Blogs from Oman

Blog 1

Under commission by the Ministry of Heritage & Culture of the Sultanate of Oman Archol has started an excavation in Oman between the coast locations of Shinas and Sohar.

The motivation for this comes from the laying down of a motorway between the capital city of Musqat and the United Arab Emirates in the north. Threatened archaeological sites along the path are to be examined before the work reaches them.

Within the span of the future motorway are dozens of tombs dating from the bronze and iron ages (3000 BC – 600 AD). These are about 5 metres in diameter and once reached to some 4 to 5 metres high. In the course of time they have partially collapsed though still having a height of 2 to 3 metres.  One or more burial chambers lie within possibly containing human remains and burial goods.


Blog 2

After about a week and a half of digging in Oman we are busy with our fifth tomb. Here’s an insight into how Archol excavates and documents them. Excavates is perhaps not the best word considering that we more busy with breaking up the above-ground structure than actually digging.

The research team is four archaeologists from the Netherlands and from next week on we’ll be reinforced by a physical anthropologist. Next to that we have six Indian labourers and a mini digger machine to stack the stones on the side.

Before we begin with dismantling the tombs they are first photographed from all sides to facilitate 3D-modelling. Subsequently all the rubble around the structure is removed to try to determine the original plan. The burial chambers are then laid bare and dug down from the top, the sediment being sieved and finds and skeletal material collected (more about that later!). After documenting the chamber we set a coupe along the whole mound to complete mapping the site.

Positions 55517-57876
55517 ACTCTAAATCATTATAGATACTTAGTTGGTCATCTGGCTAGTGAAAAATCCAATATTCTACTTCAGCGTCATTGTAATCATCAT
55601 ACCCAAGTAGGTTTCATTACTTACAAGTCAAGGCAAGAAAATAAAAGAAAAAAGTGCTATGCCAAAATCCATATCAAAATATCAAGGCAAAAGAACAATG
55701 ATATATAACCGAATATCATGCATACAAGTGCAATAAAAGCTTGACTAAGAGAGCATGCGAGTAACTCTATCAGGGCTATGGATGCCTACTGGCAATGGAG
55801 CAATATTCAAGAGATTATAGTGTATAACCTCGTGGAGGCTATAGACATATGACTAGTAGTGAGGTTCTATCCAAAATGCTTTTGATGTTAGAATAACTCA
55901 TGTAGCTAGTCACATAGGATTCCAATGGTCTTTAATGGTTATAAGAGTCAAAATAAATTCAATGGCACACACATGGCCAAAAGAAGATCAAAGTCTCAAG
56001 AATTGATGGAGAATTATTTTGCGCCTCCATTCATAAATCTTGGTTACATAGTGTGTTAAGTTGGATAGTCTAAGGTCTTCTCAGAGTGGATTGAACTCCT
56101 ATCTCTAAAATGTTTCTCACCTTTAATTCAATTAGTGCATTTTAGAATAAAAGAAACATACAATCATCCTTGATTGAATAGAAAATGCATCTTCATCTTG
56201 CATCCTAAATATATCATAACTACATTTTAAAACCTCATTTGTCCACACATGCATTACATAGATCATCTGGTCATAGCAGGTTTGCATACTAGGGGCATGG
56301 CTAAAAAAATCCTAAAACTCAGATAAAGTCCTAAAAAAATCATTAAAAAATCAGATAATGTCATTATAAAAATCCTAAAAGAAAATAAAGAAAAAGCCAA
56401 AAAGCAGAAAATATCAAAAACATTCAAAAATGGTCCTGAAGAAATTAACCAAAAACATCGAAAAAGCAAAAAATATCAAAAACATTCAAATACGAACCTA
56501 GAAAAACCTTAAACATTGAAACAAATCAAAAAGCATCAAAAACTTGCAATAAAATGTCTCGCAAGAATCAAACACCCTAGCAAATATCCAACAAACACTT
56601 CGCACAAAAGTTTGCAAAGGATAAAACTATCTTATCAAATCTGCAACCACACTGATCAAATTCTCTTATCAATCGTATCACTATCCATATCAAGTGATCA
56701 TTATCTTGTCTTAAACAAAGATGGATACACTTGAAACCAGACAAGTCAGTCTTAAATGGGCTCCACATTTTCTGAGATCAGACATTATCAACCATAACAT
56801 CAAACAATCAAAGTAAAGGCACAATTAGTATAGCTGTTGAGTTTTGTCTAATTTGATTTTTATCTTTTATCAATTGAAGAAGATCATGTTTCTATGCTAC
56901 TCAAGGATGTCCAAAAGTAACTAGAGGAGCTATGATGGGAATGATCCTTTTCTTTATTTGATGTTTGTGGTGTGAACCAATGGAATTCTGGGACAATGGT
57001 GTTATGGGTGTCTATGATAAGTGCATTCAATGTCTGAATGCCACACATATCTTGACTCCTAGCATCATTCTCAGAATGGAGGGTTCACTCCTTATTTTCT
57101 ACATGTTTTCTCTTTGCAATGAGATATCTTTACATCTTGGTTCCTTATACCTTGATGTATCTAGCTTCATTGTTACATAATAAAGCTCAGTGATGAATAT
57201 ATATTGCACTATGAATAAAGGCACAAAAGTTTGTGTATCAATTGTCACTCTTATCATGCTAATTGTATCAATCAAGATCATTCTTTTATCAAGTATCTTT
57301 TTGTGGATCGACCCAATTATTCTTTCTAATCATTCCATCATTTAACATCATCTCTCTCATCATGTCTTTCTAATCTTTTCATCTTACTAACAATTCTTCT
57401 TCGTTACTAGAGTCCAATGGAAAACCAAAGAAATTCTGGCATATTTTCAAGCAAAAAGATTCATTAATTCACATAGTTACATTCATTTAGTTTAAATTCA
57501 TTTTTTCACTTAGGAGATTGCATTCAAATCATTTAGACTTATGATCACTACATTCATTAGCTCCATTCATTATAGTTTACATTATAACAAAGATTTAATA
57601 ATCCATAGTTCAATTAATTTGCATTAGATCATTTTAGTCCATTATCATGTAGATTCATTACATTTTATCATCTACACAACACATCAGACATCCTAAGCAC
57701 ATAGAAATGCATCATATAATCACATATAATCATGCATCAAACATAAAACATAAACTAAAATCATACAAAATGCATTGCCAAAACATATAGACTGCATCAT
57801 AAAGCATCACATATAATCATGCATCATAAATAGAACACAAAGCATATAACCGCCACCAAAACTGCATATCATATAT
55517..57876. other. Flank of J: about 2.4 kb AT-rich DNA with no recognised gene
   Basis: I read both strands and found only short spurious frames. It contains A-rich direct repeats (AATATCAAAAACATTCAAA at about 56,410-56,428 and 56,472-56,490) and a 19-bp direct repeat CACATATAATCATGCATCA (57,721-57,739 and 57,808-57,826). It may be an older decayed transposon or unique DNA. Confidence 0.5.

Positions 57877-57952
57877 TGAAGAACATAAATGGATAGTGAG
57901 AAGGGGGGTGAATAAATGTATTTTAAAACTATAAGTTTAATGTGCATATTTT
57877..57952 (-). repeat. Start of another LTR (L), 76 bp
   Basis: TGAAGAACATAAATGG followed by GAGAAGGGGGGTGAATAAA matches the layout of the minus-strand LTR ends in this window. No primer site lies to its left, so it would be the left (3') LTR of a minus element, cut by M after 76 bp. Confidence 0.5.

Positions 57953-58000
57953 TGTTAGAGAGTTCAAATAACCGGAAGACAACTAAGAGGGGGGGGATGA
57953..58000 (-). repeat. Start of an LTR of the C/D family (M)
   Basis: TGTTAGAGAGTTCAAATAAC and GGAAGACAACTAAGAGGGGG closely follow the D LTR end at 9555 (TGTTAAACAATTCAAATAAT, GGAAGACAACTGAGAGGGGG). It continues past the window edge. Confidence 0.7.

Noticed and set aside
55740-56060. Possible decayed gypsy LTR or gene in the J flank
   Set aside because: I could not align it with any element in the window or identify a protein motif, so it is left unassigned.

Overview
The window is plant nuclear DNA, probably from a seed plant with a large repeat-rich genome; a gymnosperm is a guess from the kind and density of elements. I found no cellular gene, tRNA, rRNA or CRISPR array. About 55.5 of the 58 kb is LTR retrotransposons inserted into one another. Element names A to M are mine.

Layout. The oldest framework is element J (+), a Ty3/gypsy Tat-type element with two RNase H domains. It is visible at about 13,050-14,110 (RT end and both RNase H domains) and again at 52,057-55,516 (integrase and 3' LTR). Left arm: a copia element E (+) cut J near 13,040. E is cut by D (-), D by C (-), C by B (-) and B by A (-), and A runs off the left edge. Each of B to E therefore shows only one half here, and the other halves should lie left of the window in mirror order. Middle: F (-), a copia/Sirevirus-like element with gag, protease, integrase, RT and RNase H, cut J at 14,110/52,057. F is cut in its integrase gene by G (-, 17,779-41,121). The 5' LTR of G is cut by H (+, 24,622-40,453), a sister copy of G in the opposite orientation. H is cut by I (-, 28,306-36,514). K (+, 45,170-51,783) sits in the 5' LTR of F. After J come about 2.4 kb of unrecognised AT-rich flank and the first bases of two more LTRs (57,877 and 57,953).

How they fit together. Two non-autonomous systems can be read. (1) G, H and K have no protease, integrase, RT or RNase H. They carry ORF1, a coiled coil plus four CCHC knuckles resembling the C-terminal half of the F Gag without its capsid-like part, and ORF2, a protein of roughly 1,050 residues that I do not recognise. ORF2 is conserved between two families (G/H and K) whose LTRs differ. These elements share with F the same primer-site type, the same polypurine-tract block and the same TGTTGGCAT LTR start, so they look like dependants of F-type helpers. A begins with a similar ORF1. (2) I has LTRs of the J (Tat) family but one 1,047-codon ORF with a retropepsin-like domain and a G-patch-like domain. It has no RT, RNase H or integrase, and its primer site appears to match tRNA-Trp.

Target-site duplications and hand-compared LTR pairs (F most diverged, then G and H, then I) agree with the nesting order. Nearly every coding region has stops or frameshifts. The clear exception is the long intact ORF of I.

Blog 3

It’s almost four weeks here in Oman and we’ve done eight tombs. What has this delivered up?

First of all, of course, bones! Human and animal bones. Every tomb so far has had skeletal remains. Sadly the human bones are extremely fragmented but we are still able to extract information on health and age and so on. The other material is from animals that have lived in the tombs such as  iguanas and geckos but also cow’s teeth and goat and sheep bones.

Of course all these tombs have been plundered in the past so that we nowhere find a full grave inventory. Even so we’ve recovered some grave goods from almost all of them: bronze needles, a bronze ring, red and white stone beads, shells, a sharks tooth and pottery. During the plundering all those bones and goods that were not taken were shoved to one side leaving nothing more in situ. This makes it difficult to determine what the function of the finds was. Were the shells part of a necklace? Are these bronze hair pins or clothes pins? With any luck we might find an undisturbed grave where we can answer these questions!